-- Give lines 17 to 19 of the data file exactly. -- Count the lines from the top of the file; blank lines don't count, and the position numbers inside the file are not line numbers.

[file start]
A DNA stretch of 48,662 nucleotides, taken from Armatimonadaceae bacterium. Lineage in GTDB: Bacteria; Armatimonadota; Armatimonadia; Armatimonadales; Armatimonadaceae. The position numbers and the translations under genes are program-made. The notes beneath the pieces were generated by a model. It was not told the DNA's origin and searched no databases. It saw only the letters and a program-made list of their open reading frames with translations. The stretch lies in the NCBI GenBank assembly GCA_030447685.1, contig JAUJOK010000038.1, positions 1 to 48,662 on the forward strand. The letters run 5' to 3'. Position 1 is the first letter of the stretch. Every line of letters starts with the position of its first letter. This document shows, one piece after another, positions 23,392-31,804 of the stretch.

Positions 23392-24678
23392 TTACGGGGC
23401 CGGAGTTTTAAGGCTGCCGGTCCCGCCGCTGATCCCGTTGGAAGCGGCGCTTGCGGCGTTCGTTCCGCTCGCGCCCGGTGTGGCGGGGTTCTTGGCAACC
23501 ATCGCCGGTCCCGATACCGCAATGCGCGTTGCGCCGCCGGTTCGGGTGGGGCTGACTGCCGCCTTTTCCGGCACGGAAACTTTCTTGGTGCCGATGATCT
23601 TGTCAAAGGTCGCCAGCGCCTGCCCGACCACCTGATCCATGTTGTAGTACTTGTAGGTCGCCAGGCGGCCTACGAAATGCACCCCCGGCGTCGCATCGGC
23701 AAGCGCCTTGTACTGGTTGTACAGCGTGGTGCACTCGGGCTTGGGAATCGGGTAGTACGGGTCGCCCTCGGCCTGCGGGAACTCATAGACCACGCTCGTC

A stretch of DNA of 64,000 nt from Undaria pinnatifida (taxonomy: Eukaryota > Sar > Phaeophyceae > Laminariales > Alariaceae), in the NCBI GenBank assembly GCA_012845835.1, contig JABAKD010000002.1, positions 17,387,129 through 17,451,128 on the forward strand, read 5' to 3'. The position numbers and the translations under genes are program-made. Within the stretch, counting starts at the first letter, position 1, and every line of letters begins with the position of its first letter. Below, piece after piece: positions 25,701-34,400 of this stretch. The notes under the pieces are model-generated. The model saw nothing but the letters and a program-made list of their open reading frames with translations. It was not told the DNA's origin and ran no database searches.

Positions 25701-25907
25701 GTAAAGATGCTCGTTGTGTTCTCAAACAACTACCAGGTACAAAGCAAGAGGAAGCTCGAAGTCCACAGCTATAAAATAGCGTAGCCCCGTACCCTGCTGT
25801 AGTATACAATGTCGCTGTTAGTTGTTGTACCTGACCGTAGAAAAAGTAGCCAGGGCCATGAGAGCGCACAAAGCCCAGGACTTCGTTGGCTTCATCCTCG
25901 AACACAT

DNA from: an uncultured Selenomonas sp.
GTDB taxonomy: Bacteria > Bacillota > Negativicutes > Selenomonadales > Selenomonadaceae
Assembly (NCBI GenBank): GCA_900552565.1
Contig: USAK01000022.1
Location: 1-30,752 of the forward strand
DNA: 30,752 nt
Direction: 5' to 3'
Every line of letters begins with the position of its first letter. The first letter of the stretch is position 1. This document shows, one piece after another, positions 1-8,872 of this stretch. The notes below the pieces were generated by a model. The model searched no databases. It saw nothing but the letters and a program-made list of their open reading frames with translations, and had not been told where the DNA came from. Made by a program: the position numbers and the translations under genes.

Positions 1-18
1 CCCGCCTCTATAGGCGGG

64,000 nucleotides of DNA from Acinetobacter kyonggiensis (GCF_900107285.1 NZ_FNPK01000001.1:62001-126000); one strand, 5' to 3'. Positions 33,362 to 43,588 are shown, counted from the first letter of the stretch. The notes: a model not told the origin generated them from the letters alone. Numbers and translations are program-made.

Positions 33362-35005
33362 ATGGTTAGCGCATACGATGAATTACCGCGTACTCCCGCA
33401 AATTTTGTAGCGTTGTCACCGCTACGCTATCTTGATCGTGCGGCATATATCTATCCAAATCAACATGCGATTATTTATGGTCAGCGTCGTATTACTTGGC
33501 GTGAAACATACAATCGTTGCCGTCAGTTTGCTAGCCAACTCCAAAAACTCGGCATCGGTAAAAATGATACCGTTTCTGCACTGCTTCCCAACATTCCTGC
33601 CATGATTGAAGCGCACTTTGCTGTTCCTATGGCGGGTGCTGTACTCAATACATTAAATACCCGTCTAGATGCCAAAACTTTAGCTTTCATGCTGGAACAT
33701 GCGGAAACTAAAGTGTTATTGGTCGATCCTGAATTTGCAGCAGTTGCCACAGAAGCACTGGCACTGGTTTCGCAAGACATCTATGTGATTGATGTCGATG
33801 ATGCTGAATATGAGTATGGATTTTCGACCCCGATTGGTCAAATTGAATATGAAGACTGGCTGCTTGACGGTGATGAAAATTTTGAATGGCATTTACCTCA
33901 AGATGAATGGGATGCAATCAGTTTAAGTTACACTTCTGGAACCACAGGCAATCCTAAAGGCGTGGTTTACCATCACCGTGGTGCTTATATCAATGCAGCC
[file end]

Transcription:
Location: 1-30,752 of the forward strand
DNA: 30,752 nt
Direction: 5' to 3'